Non-brute-force proof that the maximum order of a cube group element is 1260

Based on my proof and Stefan Pochmann's correction/improvement in this thread, July 2008. Bruce Norskog gives another proof of maximality here. However, this involves examining all cycle types of A_12, dividing them by parity, something best left to Mathematica. The proof below avoids generating all cycle types. If someone finds a proof involving less cycle analysis, please let me know.

Initial observations

(a) An n-cycle of edges has order n if an even number of edges are flipped ("oriented (edge) n-cycle") 2n if an odd number of edges are flipped ("flipped n-cycle") (b) An n-cycle of corners has order n if orientation sums to 0 mod 3 ("oriented (corner) n-cycle") 3n otherwise ("twisted n-cycle").

These can be seen by noting that, after n iterations of the cycle, each piece has been in each position once and so has been flipped/twisted once by each of the n orientations, one at each position.

Example of an element of order 1260

There exists an element of the cube group of order 1260=2^2*3^2*5*7. UR'UF'D2. This is easily confirmed by calculating the least common multiple of the order of the component sticker cycles.

Proof of maximality

Write the permutation as a product of disjoint cycles. The order of any cube group element is the least common multiple (lcm) of the orders of its disjoint cycles. Since n in (a) and (b) is at most 12, the greatest possible prime factor of the order is 11. We first show that any order divisible by 11 is less than 1260.

A cycle with order divisible by 11 must be an 11-cycle of edges, leaving a 1-cycle. The total order for edges is maximized by giving both cycles an odd number of edge flips: lcm(22,2)=22. Since this edge permutation is odd, the restriction on permutation parity forces an even corner permutation. We can easily list all distinct cycle types of A_8:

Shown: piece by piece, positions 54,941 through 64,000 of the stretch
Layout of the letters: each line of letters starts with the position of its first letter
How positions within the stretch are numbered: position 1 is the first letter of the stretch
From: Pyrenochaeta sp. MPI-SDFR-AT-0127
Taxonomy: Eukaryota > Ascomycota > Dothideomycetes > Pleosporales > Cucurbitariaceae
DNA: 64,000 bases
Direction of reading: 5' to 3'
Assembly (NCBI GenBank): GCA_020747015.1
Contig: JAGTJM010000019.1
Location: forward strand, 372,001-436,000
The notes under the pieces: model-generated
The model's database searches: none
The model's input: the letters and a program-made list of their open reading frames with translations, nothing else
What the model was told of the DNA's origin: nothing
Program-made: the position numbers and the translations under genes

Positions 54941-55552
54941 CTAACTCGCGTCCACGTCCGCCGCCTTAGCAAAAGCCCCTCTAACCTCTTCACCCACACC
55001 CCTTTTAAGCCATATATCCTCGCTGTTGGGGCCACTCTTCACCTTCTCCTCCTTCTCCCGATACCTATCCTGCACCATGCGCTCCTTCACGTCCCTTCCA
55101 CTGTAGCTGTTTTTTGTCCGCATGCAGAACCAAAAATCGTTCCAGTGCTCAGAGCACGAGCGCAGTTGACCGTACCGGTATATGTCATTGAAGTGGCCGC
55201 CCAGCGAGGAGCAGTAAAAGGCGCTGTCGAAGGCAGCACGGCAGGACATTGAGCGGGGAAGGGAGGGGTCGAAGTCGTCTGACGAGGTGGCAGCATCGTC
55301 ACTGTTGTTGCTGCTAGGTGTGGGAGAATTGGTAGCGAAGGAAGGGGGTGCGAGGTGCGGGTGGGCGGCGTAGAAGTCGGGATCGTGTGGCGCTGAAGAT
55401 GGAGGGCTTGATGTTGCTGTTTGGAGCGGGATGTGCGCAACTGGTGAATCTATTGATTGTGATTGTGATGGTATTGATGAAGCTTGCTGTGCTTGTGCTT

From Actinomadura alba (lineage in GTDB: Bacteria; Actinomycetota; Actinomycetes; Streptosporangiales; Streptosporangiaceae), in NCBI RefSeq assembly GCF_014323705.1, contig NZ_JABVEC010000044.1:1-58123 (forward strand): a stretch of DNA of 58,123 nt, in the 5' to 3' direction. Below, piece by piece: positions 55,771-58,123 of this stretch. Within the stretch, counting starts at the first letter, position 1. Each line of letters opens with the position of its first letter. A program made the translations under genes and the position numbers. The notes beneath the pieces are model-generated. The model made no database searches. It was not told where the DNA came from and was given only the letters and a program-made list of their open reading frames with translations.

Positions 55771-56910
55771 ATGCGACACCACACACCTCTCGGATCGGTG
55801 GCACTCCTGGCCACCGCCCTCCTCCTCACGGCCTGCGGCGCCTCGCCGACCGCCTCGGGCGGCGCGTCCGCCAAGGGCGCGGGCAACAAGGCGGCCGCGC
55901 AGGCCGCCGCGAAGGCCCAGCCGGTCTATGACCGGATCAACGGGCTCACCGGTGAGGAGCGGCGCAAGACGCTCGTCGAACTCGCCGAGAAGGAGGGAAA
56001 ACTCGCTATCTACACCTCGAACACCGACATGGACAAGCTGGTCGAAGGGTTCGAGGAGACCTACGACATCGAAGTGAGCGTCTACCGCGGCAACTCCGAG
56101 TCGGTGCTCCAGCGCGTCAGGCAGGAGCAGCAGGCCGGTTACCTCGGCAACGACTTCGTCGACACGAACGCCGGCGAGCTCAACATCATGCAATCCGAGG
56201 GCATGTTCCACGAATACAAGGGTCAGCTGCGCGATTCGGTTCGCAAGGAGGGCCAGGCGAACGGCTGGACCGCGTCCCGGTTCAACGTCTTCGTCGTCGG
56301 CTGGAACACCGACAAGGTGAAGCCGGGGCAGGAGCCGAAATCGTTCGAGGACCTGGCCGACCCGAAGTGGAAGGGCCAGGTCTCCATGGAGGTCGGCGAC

Only even cycles: 1,1,1,1,1,1,1,1 3,1,1,1,1,1 5,1,1,1 7,1 3,3,1,1 5,3 Two odd cycles: 2,2,1,1,1,1 4,2,1,1 6,2 4,4 Two odd cycles and even cycle(s): 3,2,2,1 Four odd cycles: 2,2,2,2.

Ignoring the restriction on corner orientation, the total order for corners with cycle type l_1,...,l_k is maximized by multiplying each length by 3, according to (b). This at most lcm(3l_1, ..., 3l_k)=3lcm(l_1, ..., l_k), which takes the maximum 45 for cycle type 5,3. Thus these cube group elements have order at most lcm(22,45) = 2*3^2*5*11 = 990 < 1260.

The maximum order must therefore only have prime divisors 2, 3, 5, and 7. By (a) and (b), there can only be at most one factor each of 5 and 7. 1*9 (oriented 9-cycle) or 3*3 (twisted 3-cycle) gives the maximum 3^2, and 2*8 (flipped 8-cycle) gives 2^4. So the maximum order divides 2^4*3^2*5*7. We need both 5 and 7 since 2^4*3^2*5 < 2^4*3^2*7 < 1260. To top 1260=2^2*3^2*5*7, we need 2^3*3^2*5*7, 2^4*3^2*5*7, or 2^4*3*5*7. Each case is impossible:

Case 1: Two factors of 3

It suffices to show that we cannot have more than two factors of 2. The following table shows how we can get these factors:


Look at 7. Corners 7 forces edges 5 and 9 or 10 and 9, which are impossible. So edges 7. Then from 3^2, corners 3*3. Edges 5 would use up the edges and leave five corners, and neither can produce 2^3, so assume corners 5. This uses up the corners and leaves five edges. 2^3 can only come from a flipped 4-cycle, but this violates the permutation parity.

Case 2: One factor of 3

We must show that there cannot be four factors of 2. This means a flipped 8-cycle, which forces corners 7 and 5. The 3 must come from a 3-cycle of the edges, but again this violates the permutation parity. Done.